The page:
Jesus Is Not as Stingy...

by Mark Kurowski | MySpiritualAdvisor2018

#JesusIsNotasStingyasYouMayThink is the podcast for February 11, 2018 . Suicide is at a crisis in the United States and results, at least in part, for intense feelings of isolation, rejection, and loneliness.  A leper approaches Jesus. This is not as innocent as it may seem. Suicide is important to learn about and do something about. Listen here and find out more: Download it into your phone. #Mark1#GospelofMark #6Ordinary #Sick #Unclean #Suicide #Loneliness #Isolation #DeathtotheCommunity #800-273-8255

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For The Church of Saint Raphael the Archangel, Munster, IN and My Spiritual Advisor, this is Mark Kurowski with a reflection for Sunday,   2/11/2018  The 6th   Sunday of Ordinary Time.

Please pause this audio and read Mark 1:40-45.

There will be 1,000 suicides in [my home State of Indiana] this year. Every year, we average almost 1,000 suicides. Of those who lose hope, nearly 80% of them are males. If you are a male between the ages of 15-34 in Indiana, suicide will be your second leading cause of death, right behind poisoning. In the Indianapolis Star had an article entitled “Why It’s Tough to Be a Youth in Indiana” (Indy Star, 2/7/2017). Depression, failure and hopelessness are three of the top six reasons that people commit suicide. (Psychology Today, 4/10/2010). According to the report by the Indiana Department of Health, 95% of the people who contemplated or attempted suicide showed signs they were in trouble.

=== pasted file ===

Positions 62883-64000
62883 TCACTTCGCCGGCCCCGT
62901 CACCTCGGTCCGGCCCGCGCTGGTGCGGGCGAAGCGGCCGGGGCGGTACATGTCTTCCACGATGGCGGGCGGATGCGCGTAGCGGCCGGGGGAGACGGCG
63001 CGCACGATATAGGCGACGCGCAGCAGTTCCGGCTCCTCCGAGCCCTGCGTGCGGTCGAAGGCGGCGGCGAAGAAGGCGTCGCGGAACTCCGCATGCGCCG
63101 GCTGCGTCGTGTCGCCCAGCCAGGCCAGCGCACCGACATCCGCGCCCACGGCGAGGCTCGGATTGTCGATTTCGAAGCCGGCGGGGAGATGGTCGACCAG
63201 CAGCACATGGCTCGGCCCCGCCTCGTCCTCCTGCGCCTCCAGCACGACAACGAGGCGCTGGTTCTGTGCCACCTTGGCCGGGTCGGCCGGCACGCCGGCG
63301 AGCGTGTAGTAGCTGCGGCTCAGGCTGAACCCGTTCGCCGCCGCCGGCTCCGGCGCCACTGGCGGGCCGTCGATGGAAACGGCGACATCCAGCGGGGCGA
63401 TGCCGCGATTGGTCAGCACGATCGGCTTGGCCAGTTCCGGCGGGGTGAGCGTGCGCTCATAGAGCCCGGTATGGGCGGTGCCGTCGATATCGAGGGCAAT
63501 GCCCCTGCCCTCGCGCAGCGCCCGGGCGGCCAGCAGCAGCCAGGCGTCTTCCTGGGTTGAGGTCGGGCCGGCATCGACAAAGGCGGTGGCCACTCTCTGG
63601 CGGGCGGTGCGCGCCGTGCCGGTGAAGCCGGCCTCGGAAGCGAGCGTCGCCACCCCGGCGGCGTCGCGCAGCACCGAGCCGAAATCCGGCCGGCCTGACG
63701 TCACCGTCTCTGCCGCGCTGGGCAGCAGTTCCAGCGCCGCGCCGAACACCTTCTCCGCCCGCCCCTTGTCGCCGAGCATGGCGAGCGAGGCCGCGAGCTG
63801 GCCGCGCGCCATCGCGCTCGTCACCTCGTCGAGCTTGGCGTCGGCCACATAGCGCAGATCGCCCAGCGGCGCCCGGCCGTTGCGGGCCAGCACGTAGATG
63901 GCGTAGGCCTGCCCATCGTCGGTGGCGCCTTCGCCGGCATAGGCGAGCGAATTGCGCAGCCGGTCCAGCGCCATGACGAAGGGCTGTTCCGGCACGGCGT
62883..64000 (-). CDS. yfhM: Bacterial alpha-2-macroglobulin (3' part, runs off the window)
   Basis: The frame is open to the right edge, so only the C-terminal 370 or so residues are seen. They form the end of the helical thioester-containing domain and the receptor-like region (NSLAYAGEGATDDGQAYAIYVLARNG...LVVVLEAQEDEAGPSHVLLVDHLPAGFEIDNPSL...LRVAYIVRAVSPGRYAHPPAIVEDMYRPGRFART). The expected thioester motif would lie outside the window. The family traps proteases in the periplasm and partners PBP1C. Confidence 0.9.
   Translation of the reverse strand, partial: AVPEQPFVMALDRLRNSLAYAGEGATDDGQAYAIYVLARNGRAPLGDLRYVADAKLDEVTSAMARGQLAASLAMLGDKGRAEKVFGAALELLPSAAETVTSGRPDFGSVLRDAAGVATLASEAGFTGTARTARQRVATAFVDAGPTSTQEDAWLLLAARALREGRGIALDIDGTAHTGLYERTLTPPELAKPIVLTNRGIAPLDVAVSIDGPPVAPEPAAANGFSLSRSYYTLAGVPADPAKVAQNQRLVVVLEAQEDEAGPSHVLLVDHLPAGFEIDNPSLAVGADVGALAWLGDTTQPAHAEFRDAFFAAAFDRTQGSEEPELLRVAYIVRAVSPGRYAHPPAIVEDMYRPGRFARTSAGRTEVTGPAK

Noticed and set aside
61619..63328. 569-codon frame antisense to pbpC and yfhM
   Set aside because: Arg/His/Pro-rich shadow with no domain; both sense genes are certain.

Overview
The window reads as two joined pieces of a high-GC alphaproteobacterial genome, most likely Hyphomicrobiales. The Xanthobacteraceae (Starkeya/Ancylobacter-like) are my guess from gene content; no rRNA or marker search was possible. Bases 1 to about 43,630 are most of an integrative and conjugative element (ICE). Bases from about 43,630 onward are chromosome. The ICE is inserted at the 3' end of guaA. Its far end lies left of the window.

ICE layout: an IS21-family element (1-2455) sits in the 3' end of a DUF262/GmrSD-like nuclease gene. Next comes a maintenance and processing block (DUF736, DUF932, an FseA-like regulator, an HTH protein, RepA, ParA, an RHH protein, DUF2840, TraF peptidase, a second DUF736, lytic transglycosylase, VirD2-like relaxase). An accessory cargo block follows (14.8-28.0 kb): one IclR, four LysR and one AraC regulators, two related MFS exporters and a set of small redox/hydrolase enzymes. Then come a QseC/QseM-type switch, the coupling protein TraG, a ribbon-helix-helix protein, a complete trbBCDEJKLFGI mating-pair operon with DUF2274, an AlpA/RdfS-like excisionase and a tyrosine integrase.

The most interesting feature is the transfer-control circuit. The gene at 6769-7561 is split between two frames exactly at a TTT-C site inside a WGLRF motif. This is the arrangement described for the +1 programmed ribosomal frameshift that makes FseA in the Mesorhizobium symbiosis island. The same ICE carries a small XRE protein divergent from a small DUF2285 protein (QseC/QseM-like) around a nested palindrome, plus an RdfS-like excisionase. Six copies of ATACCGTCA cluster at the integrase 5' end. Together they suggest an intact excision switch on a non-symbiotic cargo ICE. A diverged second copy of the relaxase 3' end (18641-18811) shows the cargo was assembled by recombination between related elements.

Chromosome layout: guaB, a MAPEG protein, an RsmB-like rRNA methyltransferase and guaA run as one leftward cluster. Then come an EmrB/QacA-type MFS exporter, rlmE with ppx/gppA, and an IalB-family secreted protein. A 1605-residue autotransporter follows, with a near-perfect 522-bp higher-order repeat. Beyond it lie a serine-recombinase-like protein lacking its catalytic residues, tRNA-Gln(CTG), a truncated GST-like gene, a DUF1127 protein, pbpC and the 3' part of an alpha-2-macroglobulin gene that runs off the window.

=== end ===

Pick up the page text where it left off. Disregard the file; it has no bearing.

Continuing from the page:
Of the signs of suicide, feeling isolated, feeling trapped, feeling hopeless and having no purpose are three. When someone talks about these things, then you should take some action. At the end of this podcast, I will give you a number to call in the United States. I urge you to look up resources to help persons with suicidal tendencies [where you live].

Why would I be talking about suicide today when the passage from the Gospel of Mark is about healing? I am talking about suicide because I want you to get an idea of the plight of the leper who approaches Jesus. When I get done, you will know that to say that the leper “approached” Jesus is an amazing thing and it is mind bending to think of it.

Lepers, according to Leviticus, were to separate themselves from the community. Leprosy was and is very contagious. Today we call it “Hansen’s Disease.”  So, back in the time of the Hebrew peoples, it was important to protect the community from disease, but the instructions for the leper were harsh, if I may say so.

The leper was to tear their clothes. That means they were to be considered dead to the community. Tearing clothing meant there had been a death. To tear your clothing at someone was to say to them that they were dead to you. Ouch. So, when someone had leprosy, they were to tear their clothes and declare that they were dead to the community.

Lepers were to keep their hair disheveled, cover their upper lip, and cry out over and over, as a warning to others, “Unclean! Unclean!” This way, they could warn people to get away from them. The leper was to live alone and live outside the camp of the people.

Talk about isolation! Hopelessness! Lack of purpose!  It is the person who has experienced this kind of isolation that approaches Jesus begging, “If you desire, you can make me clean!”

Imagine the response of the people in the community to this request. “Run for the hills!” or at least as fast as you can away from the one who is yelling, “Unclean! Unclean!”  To touch someone who is unclean is to become unclean and have to do all the things that the leper had to do. It would not be in a person’s self-interest to be near a person who was unclean.

So, this is the situation that the leper faces: separation and isolation. I am only speculating, but it would seem to me that to be a leper would be a painful, isolating experience where a person would feel despair deep enough to want to die. Finding a person who would help you would be something rare, indeed.

Somehow, someway, the leper heard that Jesus was in town and he was healing. So, under all of the aforementioned conditions, he leaves his isolation, comes into town, and approaches Jesus.